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Making the Chinese MexicanGlobal Migration, Localism, and Exclusion in the U.S.-Mexico Borderlands$
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Grace Delgado

Print publication date: 2012

Print ISBN-13: 9780804778145

Published to Stanford Scholarship Online: June 2013

DOI: 10.11126/stanford/9780804778145.001.0001

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Of Kith and Kin

Of Kith and Kin

Chinese and Mexican Relationships in Everyday Meaning

(p.41) 2 Of Kith and Kin
Making the Chinese Mexican
Stanford University Press

This chapter examines personal and economic ties between Chinese and Mexican fronterizos that afforded Chinese newcomers a home abroad. Everyday bonds among fronterizos and the relationships those bonds engendered deepened, changed, and gave new meaning to community and family life. In the midst of the enforcement of Chinese exclusion laws and the monitoring of southern Arizona Chinese communities by immigration officials, kith and kinship networks reinforced claims of social belonging and highlighted personal and practical relationships between people of Chinese and Mexican origin en route to becoming ethnic Americans. Relationships also served to keep the border open. For Sonoran Chinese, claims of Mexican citizenship prompted border officials to extend, rather than deny, the right of entry into the United States and reentry into Mexico, whereas southern Arizona Chinese caught at the border relied on Mexican and Chinese kith and kin for support.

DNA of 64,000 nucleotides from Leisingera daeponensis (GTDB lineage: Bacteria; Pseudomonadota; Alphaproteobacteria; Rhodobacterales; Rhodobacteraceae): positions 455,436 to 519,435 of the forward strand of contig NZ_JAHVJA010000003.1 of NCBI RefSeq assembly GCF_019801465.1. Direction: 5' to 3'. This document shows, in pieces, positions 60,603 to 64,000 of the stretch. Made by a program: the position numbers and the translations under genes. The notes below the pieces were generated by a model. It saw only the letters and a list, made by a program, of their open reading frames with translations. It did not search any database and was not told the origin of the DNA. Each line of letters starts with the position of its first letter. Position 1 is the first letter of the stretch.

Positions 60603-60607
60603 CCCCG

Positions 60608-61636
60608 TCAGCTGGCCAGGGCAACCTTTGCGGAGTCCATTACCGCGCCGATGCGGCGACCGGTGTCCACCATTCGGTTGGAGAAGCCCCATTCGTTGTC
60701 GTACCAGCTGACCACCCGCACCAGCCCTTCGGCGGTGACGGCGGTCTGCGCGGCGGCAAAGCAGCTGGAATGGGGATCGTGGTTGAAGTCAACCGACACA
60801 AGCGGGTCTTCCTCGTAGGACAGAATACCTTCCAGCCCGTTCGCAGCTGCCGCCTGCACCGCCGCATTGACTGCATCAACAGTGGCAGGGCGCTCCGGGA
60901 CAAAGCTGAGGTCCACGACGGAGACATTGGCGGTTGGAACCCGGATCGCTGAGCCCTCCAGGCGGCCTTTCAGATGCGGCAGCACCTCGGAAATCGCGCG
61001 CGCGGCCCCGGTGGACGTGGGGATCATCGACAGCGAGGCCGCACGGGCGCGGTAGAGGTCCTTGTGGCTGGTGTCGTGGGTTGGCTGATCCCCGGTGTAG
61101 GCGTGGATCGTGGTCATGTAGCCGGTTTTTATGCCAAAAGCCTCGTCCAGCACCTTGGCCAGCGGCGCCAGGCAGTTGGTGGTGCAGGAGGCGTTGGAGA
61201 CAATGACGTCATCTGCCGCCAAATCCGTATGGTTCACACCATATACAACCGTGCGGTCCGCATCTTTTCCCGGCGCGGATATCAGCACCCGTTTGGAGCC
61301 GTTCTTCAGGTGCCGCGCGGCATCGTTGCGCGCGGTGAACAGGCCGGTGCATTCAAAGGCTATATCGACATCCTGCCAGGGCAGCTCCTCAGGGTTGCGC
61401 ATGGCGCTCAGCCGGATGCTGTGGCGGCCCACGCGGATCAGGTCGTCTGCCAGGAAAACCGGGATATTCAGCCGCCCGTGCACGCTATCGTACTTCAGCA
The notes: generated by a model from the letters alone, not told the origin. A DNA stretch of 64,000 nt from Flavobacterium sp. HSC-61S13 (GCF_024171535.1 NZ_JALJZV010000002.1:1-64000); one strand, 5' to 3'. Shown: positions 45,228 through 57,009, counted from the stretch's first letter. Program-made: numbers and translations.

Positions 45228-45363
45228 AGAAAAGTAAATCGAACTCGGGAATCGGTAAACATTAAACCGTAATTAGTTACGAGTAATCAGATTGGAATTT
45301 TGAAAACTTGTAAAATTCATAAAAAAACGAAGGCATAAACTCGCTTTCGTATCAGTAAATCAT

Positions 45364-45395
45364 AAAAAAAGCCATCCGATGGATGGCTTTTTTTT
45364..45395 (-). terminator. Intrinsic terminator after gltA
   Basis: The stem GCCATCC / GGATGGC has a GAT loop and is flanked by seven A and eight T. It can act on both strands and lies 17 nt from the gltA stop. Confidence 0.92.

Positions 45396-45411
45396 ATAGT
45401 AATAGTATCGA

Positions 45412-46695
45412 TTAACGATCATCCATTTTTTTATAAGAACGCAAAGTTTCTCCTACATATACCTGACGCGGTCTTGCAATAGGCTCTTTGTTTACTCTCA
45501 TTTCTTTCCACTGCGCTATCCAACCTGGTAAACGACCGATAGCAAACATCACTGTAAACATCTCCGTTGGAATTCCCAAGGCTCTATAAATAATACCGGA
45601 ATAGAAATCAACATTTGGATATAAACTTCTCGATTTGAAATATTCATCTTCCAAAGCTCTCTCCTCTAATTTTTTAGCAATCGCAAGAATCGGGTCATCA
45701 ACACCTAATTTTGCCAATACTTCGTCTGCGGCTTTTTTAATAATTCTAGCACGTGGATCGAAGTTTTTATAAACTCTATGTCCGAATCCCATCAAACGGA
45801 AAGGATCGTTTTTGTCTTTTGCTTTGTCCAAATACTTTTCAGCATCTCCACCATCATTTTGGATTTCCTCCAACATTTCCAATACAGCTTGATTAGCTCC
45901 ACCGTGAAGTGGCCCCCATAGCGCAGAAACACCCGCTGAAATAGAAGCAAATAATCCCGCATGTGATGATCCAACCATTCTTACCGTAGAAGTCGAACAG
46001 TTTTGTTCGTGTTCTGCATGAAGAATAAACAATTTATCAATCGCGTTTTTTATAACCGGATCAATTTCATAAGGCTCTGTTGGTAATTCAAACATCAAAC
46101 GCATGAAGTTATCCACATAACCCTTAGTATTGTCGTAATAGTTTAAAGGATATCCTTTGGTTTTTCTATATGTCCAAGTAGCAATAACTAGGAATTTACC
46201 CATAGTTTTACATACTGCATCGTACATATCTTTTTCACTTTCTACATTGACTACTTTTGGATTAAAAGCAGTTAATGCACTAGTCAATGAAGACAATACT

Keywords:   personal ties, economic ties, Chinese fronterizos, Mexican fronterizos, Chinese migrants, exclusion laws, kinship networks

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